While the county and state COVID19 case-counts continue to drop, this week the Governor’s office and the Secretary of Health made additional changes & clarifications to Washington’s “Safe Start” program.  Some of these changes may impact your travel plans while visiting Whidbey Island.  While Island County is still technically under the Modified Phase 3 of the reopening plan, some of the restrictions have been re-tightened or further clarified from our last update (July 23rd).

Graph of island county test results

In this chart, the small blue bars at the very bottom represent positive test results. As of August 10th, the 7-day rolling average of the positive test cases was 0.02

Restaurants:  In addition to the restrictions noted previously, some local restaurants have implemented their own company policies that further limit group seating. If you are traveling with any others, or meeting anyone for dining who are not part of your immediate household, don’t expect that you can be seated at the same restaurants, even at separate tables!  If you arrive together, you may be turned away.

Museums:  New guidance was given for museums open in the Phase-3 stage.  While this certainly applies to the Island County Historical Museum in Coupeville, it’s unclear if these guidelines also apply to less formal museums or galleries.

  1. All patrons (over age 2) must wear cloth face coverings.
  2. Capacity (at Phase-3) is now reduced to 50%.
  3. Online or phone reservation systems for ticketing with staggered entry times should be used (check their website)
  4. One-way traffic flow is required.

Bowling: New restrictions on bowling lanes pushes phase 3 counties (like Island) back to phase 2 restrictions.  Unfortunately you won’t find any bowling lanes open on Whidbey Island at this time.  The historic E.B.’s Lanes in Coupeville has been closed for quite some time. The only bowling alley in Oak Harbor has not reopened since closing for COVID19.  Check their website for updates.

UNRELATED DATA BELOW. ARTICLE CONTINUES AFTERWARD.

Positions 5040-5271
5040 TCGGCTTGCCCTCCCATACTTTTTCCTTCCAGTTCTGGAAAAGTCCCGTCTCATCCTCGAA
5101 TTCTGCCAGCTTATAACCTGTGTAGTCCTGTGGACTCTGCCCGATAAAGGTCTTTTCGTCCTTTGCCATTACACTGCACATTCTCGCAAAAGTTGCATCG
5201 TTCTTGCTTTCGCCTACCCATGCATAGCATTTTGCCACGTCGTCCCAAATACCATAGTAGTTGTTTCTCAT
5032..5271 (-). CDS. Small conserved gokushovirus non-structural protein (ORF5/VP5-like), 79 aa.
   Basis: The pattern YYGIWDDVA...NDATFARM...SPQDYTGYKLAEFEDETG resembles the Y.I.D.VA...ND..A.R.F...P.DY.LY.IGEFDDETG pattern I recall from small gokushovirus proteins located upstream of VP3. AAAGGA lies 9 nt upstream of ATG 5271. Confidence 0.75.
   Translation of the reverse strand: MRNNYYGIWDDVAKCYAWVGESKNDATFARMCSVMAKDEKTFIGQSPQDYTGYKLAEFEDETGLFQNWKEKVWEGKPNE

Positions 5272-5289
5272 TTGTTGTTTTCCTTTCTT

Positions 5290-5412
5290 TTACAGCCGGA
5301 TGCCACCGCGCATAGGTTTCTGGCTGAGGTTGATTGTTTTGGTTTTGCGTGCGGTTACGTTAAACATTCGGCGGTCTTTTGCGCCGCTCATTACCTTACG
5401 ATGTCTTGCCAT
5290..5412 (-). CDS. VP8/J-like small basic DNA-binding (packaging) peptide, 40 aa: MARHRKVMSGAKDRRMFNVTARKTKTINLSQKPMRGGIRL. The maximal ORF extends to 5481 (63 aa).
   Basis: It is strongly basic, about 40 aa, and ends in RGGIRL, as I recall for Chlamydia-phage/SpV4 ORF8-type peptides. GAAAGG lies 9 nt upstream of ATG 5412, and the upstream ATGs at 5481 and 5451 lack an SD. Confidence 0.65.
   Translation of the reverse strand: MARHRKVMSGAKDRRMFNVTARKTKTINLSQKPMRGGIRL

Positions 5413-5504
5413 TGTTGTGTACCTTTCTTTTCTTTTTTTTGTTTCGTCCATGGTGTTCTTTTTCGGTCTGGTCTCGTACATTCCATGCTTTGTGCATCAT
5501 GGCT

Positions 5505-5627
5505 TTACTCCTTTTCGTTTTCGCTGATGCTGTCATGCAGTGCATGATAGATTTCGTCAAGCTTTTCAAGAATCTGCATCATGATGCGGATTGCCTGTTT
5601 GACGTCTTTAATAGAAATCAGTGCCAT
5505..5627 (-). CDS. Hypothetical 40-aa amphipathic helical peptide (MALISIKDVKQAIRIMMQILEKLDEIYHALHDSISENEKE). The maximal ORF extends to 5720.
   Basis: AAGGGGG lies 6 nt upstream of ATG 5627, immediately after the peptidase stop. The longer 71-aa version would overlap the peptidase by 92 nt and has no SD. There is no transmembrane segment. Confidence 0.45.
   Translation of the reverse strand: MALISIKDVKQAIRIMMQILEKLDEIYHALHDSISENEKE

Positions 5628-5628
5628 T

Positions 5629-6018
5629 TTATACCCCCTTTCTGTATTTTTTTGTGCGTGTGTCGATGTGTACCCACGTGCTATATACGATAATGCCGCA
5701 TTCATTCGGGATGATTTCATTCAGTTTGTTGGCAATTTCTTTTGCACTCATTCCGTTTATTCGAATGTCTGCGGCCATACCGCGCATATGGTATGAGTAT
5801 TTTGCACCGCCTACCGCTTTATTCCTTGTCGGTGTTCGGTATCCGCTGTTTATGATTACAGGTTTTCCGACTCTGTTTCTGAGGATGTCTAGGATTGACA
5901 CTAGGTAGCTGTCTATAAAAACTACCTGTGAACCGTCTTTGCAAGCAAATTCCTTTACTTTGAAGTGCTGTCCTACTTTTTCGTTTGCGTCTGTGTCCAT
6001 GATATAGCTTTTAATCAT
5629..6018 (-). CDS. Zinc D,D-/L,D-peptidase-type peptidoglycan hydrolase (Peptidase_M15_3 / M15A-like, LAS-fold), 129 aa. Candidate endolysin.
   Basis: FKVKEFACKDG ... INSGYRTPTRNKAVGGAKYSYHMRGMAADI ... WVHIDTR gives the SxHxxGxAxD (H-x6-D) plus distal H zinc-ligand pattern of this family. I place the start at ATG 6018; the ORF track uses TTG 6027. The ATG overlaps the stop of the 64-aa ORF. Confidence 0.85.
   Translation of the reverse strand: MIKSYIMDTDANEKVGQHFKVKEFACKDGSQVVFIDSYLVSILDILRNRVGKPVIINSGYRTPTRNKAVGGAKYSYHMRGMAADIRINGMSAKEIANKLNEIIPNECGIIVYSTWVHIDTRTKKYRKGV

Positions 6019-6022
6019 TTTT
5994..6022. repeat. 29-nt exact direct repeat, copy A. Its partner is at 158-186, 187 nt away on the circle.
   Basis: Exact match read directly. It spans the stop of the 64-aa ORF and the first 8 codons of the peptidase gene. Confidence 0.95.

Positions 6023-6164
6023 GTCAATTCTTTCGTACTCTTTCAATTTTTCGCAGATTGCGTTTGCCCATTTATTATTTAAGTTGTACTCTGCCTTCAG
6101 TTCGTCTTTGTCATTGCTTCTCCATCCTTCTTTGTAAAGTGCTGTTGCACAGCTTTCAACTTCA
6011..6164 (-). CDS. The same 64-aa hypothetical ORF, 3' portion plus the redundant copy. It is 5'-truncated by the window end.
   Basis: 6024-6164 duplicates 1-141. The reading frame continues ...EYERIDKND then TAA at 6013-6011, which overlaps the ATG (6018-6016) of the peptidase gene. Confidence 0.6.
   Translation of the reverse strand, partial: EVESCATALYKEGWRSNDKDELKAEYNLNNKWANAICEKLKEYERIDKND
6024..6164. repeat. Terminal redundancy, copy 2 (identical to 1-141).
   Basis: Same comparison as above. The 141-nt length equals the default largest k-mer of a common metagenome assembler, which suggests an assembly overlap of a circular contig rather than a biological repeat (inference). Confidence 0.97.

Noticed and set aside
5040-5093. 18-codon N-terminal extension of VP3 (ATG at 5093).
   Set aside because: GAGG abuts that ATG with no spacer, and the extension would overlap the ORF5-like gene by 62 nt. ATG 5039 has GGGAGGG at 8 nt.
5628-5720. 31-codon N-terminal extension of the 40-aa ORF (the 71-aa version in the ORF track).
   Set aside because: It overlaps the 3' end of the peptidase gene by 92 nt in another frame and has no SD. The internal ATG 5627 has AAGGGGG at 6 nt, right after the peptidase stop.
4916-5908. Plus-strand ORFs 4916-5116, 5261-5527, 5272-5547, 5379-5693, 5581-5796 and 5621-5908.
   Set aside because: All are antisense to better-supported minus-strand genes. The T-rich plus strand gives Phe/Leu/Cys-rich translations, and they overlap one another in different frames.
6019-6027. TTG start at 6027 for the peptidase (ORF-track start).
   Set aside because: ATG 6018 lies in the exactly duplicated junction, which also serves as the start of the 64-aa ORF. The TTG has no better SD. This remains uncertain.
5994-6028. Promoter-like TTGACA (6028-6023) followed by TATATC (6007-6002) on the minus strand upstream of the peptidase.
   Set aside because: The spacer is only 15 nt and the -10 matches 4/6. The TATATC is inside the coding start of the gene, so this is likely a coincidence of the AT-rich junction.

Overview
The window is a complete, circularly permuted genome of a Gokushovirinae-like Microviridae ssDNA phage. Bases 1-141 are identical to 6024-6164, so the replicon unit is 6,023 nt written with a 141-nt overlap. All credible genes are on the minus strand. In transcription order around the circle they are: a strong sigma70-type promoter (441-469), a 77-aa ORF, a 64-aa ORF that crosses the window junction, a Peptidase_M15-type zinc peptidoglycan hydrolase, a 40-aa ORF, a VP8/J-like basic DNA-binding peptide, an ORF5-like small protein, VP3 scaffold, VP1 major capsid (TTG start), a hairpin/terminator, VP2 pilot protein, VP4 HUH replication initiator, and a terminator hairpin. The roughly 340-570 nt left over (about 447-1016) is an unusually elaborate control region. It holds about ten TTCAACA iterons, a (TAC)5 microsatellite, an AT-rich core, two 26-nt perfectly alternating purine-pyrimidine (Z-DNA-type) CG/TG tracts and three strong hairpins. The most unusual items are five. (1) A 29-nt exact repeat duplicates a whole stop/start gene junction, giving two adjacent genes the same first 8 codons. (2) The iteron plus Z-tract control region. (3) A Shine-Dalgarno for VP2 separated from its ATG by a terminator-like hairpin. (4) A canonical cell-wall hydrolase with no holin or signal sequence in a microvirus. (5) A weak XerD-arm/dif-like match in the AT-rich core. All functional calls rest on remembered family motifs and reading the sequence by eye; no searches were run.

This week the biggest impacts are further clarifications on large gatherings and limits on Agritourism.

Do your part poster


Outdoor Recreation: 

  1. All outdoor recreation and sporting events are now limited to a maximum of 10 persons or less.
  2. An exception is provided for certain team sports that have submitted a written safety plan and requested a waiver. This waiver will allow the group size to be increased up to 50 people with the following limits:
    1. Limited to 1 even with one opposing team in 7 calendar days.
    2. No tournaments.
    3. No teams or players from outside the county.

Agritourism:   It was also clarified that all the Phase-2 requirements for Agritourism still apply. Agritourism on Whidbey Island is a popular activity and includes such activities as Christmas tree farms, u-pick berry farms, corn mazes and pumpkin patches or any activity that attracts visitors onto a farm ranch or other agricultural business. The following restrictions now apply to such activities:

  1. Use of a cloth face coverings when visiting is required.
  2. Practice proper physical distancing.
  3. Activities such as hay/wagon/train rides, haunted houses, children’s play equipment, live games, farm equipment exploration, inflatable jumping houses, animal viewing, petting areas, paintball, and campfires are not permitted.

That said, “animal viewing” might include wildlife viewing, (it’s unclear) which is a big activity on Whidbey Island. Does this mean activities such as organized whale-watching tours are now prohibited?   (We don’t know, so please check before coming if you are interested.)  Surely bird-watching has not been prohibited?  In any event, it’s best to avoid large groups.